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Brand Profile: Svedka, Building Strength on Strength

Posted on  | November 5, 2013   Bookmark and Share
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Most brands on the planet would trade places with Svedka. Since its creation in 1998, the Swedish vodka has has only known steady— often explosive—growth, becoming the second largest imported vodka brand in the U.S. It has universal appeal, with a consumer base split evenly male/female. While many vodka brands rely on flavors for growth, Svedka maintains an enviably strong 80-proof business, with close to 93% of business coming from the unflavored base brand. And the world’s most important vodka market—the U.S.—consumes 90% of Svedka’s 4 million-plus annual cases.

Yet there was one area Svedka hadn’t accessed as well as the brand team at Constellation believed it could: on-premise. As of this summer, that has changed, largely thanks to Svedka’s two new flavor extensions—Orange Cream Pop and Strawberry Colada. “These flavors have been extremely successful in penetrating the on-premise,” shares Diana Pawlik, VP Marketing, Svedka. “Bartenders love the novelty they offer, and have been creating some really fun drinks. They have also served as a portal of entry for the base brand. We weren’t on bartenders’ radar before.”

The marketplace is certainly not short on flavored vodkas, but Svedka’s offerings represent something new. “Like Corona or Malibu we don’t have a seasonal strategy for these flavors and they are selling really well into the fall,” says Pawlik.

Svedka was built on finding holes in the marketplace. “Svedka’s founder saw a white space: There were low-end domestic vodkas, and high-end imported vodkas, but no low-end imported options,” she explains. Svedka was an instant success. It didn’t hurt that everything Swedish is perceived as high-quality, fashionable and pure.

Today, the vodka market is a very different—and much more crowded—place. All the more reason Svedka seeks to stay ahead of the curve with its new package. The new look for the entire flavor line, which debuted in Spring 2013, is sleeker and bolder in color with a metallic silver closure and a transparent view strip on the back. The flavor formulations have also been fine-tuned to deliver richer, brighter taste profiles. Watch for more innovation as well: “We look at what is happening all around us—in gum, yogurt, beverages, at Starbucks—all things with critical consumer appeal,” says Pawlik.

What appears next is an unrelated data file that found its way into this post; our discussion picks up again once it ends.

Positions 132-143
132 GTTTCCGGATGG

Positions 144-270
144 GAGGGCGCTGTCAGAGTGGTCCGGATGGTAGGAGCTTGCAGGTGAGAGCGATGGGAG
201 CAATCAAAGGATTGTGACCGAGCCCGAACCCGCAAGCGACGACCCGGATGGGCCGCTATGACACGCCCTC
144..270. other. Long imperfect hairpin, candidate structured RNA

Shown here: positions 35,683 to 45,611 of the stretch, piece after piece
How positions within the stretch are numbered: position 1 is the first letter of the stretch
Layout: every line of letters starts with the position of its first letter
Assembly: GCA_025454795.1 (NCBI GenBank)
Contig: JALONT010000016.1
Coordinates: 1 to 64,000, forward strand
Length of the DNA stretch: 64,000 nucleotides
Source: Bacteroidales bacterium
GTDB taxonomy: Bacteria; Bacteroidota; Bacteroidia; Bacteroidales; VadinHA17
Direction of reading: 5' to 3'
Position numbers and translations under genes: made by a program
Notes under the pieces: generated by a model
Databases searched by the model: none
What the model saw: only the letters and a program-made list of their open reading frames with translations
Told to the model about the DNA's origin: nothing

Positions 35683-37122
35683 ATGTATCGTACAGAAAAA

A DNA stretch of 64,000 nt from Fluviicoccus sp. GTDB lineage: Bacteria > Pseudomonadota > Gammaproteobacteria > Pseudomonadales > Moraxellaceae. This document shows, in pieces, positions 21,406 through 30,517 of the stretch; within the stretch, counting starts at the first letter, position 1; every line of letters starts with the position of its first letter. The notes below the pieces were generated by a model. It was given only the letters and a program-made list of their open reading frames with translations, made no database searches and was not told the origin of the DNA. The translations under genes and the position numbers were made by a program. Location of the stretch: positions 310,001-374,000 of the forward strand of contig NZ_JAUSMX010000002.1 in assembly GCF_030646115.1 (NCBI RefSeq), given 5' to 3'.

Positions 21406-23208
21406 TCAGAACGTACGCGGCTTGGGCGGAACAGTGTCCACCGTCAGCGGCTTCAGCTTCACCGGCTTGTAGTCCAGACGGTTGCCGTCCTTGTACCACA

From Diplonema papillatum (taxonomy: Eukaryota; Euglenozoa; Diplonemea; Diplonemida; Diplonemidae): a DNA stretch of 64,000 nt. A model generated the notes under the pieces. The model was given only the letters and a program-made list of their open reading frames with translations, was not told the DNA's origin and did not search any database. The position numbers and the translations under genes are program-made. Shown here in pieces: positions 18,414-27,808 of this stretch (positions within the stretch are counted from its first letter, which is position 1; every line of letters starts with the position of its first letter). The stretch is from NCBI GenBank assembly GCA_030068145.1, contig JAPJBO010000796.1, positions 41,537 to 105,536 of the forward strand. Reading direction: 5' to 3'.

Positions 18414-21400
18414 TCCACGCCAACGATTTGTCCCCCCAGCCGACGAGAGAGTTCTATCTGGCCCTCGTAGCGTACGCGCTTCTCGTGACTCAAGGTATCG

But don’t expect dozens of flavors from Svedka. The brand’s identity remains a high-quality 80-proof vodka that represents tremendous value for the price. “The bottom line for us is that quality equation,” says Pawlik. “Our flavors allow us to have a fuller conversation with our customers now, but our reputation is based on our 80-proof vodka.”

The brand innovates in non-flavored ways, too: 275,000 cases of July 4th-themed 1.75ml bottles were allocated before being released. “Svedka is all about partying—it’s about being together as a group, which these bottles illustrate,” says Pawlik.

Look also for Svedka’s new advertising campaign which is curiously taglineless. “We wanted to create a vibe through the ads, and leave it up to the viewer what the tagline should be,” Pawlik notes. “The brand conjures Swedish simplicity—‘cheap chic’—and the bottle is the celebrity.”


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